Science and technology are rapidly advancing, leading to new technologies in oral and dental health. Dental technology includes various fields involved in the manufacturing of dental prostheses, such as veneers, implants, bridges, and artificial teeth for functional and aesthetic purposes. Dental technology has undergone significant changes in recent years because of technological advancements. Among others, one development that attracted considerable attention is integrating artificial intelligence in dentistry [55]. The application of artificial intelligence technology and machine learning in various fields of oral and dental health, such as radiographic interpretation, diagnosis, and dental and maxillofacial surgery, has revolutionized the dental profession [56]. Expanding the use of digital health technologies, especially mobile digital health technologies, and other emerging technologies in the future, will promote better and greater access to the knowledge of oral and dental health professionals for urban and remote populations in developed and developing countries [2]. In addition, digital health technologies can improve the health literacy of community members regarding oral hygiene and can advertise and promote a variety of appropriate interventions necessary in different periods of life, such as special education programs for children, mothers, and older adults [57]. In addition, new knowledge and technologies can potentially create tremendous changes in diagnosing and managing oral and dental diseases [8, 58]. In addition, nanotechnology in dentistry has received serious attention in recent years [59], and nanotechnology is practical in various fields of dentistry, from diagnosis to prevention and treatment [60]. Nanotechnology has created a new perspective on traditional materials and methods. The benefits and effectiveness of this technology in dentistry shows that the widespread use of this technology in oral and dental health is promising [59]. New technologies to treat oral diseases increase patients’ satisfaction and the quality and durability of the performed treatments, reduce the length of treatment processes, and decrease unwanted side effects [59].

This study was conducted before the COVID-19 pandemic, so the experts’ ideas about what would affect oral and dental health in the future might be slightly different now.


Many internal and external factors influence the oral and dental health system, some of which are controllable and some are beyond the control of the managers and policymakers of the health system. The future of dental and oral health differs significantly from today due to many changes in today’s economic, social, and political fields. Therefore, it is necessary to start thinking about the future today by using future research techniques such as scenario writing and drawing futures. The results indicated that several factors shape the future of oral and dental health in Iran, including politics and governance, economy and financing, social, service provision, and technology. Accordingly, researchers identified three scenarios with a strong likelihood of shaping the future of the oral and dental health system. Two key factors were the government’s commitments and support policies towards oral and dental health, as identified in the study. Similarly, the government and policymakers in the health sector should have a positive attitude and vision regarding the importance and role of primary oral and integration of primary dental health services in the whole health system, which is an investment to improve people’s overall health. The future of oral and dental health may move toward a favorable scenario (the best scenario of the scenario maker’s categories). In contrast, without such support the possibility of an unfavorable and pessimistic scenario (the worst case of the scenario maker’s categories) is more likely to occur. Given the current situation, this study demonstrates the expected unfavorable national oral and dental health in future. Now, it is time to make a decision for a better oral and dental health future by all parties involved.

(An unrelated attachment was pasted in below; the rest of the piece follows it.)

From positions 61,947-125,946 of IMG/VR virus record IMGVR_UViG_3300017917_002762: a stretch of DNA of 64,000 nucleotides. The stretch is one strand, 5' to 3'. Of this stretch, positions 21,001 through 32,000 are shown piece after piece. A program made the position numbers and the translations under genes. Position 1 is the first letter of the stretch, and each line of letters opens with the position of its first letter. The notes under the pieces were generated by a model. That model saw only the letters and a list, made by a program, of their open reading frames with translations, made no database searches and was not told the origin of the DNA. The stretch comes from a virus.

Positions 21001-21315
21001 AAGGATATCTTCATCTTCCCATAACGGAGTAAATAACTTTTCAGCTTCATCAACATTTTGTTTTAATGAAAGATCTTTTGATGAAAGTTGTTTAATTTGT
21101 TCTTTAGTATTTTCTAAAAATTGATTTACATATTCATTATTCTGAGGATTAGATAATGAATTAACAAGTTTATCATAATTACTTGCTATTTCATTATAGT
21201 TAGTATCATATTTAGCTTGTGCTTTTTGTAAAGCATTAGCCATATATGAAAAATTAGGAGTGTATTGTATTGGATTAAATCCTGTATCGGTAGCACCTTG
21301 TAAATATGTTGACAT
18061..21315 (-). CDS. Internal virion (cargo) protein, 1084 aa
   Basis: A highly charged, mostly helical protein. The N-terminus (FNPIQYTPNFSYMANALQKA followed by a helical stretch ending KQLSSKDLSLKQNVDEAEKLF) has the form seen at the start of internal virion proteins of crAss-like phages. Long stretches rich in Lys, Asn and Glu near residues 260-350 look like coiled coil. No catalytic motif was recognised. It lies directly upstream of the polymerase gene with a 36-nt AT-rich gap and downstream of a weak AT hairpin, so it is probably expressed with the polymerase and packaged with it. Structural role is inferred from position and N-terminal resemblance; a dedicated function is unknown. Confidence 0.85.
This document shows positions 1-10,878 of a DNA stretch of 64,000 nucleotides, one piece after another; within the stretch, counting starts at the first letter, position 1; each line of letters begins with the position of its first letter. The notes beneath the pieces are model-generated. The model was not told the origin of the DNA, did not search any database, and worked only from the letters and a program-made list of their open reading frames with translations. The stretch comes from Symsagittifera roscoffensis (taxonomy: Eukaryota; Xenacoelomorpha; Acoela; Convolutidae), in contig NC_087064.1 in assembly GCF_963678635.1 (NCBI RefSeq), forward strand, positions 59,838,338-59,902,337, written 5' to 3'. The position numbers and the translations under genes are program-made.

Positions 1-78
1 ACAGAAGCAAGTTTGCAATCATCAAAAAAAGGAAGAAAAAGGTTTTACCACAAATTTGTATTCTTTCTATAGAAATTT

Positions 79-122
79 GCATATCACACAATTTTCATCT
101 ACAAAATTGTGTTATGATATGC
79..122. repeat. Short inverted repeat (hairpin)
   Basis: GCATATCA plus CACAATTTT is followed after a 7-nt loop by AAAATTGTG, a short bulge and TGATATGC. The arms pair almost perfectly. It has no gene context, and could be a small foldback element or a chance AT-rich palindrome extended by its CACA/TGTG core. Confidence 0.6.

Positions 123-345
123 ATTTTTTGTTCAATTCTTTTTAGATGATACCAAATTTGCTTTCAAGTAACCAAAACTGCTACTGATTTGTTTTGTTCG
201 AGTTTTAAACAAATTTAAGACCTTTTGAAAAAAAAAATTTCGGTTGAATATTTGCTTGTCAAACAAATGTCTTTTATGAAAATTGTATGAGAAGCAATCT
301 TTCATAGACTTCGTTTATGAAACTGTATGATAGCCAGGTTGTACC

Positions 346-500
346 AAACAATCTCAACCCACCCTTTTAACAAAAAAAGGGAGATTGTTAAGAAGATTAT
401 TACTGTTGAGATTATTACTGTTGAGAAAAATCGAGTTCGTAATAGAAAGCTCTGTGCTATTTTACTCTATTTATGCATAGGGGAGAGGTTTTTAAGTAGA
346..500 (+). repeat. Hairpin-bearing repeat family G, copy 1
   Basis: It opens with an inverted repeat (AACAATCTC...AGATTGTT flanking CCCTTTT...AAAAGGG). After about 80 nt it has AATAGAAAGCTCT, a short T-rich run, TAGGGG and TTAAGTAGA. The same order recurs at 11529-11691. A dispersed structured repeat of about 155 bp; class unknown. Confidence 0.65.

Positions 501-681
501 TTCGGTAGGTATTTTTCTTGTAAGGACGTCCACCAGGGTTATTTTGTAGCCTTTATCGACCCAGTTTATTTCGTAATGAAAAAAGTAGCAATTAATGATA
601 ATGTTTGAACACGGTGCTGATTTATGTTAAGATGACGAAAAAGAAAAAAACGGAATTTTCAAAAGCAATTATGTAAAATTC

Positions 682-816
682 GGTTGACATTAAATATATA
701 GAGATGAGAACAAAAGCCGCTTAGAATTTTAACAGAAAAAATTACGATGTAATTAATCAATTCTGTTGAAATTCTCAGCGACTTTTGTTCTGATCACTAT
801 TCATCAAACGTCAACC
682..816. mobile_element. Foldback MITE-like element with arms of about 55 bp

Data availability

The data analyzed is available from the corresponding author on reasonable request.



World Health Organization


Focus Group Discussion


Cross-Impact Balance


Social, Technological, Environmental, Economic and Political


Ministry of Health and Medical Education


  1. Jin L, Lamster I, Greenspan J, Pitts N, Scully C, Warnakulasuriya S. Global burden of oral diseases: emerging concepts, management and interplay with systemic health. Oral Dis. 2016;22(7):609–19.

    Article  CAS  PubMed  Google Scholar 

  2. Glick M, da Silva OM, Seeberger GK, Xu T, Pucca G, Williams DM, et al. FDI Vision 2020: shaping the future of oral health. Int Dent J. 2012;62(6):278.

    Article  PubMed  Google Scholar 

  3. Moradi G, Bolbanabad AM, Moinafshar A, Adabi H, Sharafi M, Zareie B. Evaluation of oral health status based on the decayed, missing and filled teeth (DMFT) index. Iran J Public Health. 2019;48(11):2050.